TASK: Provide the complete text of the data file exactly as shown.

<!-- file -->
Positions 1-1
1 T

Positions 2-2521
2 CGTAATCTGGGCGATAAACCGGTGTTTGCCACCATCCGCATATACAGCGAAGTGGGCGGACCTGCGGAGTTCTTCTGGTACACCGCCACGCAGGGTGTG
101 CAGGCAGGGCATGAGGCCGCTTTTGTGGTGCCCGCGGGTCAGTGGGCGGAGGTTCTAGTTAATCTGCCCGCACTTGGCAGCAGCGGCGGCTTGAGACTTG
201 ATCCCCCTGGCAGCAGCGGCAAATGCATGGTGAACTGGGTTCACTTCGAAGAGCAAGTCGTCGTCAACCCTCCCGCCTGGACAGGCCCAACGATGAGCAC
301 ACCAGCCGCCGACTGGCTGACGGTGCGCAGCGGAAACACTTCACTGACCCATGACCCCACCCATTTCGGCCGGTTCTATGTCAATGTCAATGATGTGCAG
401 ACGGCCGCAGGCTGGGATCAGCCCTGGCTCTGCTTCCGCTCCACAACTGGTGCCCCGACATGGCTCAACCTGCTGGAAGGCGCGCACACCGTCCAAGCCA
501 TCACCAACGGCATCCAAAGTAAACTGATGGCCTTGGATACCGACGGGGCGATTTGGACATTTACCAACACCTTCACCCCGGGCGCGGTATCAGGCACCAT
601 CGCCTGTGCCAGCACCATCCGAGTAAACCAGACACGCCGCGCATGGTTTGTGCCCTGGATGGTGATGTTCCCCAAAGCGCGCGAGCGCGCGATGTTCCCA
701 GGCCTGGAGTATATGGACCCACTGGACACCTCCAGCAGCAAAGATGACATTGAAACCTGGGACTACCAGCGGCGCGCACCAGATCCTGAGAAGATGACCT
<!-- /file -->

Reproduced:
Positions 1-1
1 T

Positions 2-2521
2 CGTAATCTGGGCGATAAACCGGTGTTTGCCACCATCCGCATATACAGCGAAGTGGGCGGACCTGCGGAGTTCTTCTGGTACACCGCCACGCAGGGTGTG
101 CAGGCAGGGCATGAGGCCGCTTTTGTGGTGCCCGCGGGTCAGTGGGCGGAGGTTCTAGTTAATCTGCCCGCACTTGGCAGCAGCGGCGGCTTGAGACTTG
201 ATCCCCCTGGCAGCAGCGGCAAATGCATGGTGAACTGGGTTCACTTCGAAGAGCAAGTCGTCGTCAACCCTCCCGCCTGGACAGGCCCAACGATGAGCAC
301 ACCAGCCGCCGACTGGCTGACGGTGCGCAGCGGAAACACTTCACTGACCCATGACCCCACCCATTTCGGCCGGTTCTATGTCAATGTCAATGATGTGCAG
401 ACGGCCGCAGGCTGGGATCAGCCCTGGCTCTGCTTCCGCTCCACAACTGGTGCCCCGACATGGCTCAACCTGCTGGAAGGCGCGCACACCGTCCAAGCCA
501 TCACCAACGGCATCCAAAGTAAACTGATGGCCTTGGATACCGACGGGGCGATTTGGACATTTACCAACACCTTCACCCCGGGCGCGGTATCAGGCACCAT
601 CGCCTGTGCCAGCACCATCCGAGTAAACCAGACACGCCGCGCATGGTTTGTGCCCTGGATGGTGATGTTCCCCAAAGCGCGCGAGCGCGCGATGTTCCCA
701 GGCCTGGAGTATATGGACCCACTGGACACCTCCAGCAGCAAAGATGACATTGAAACCTGGGACTACCAGCGGCGCGCACCAGATCCTGAGAAGATGACCT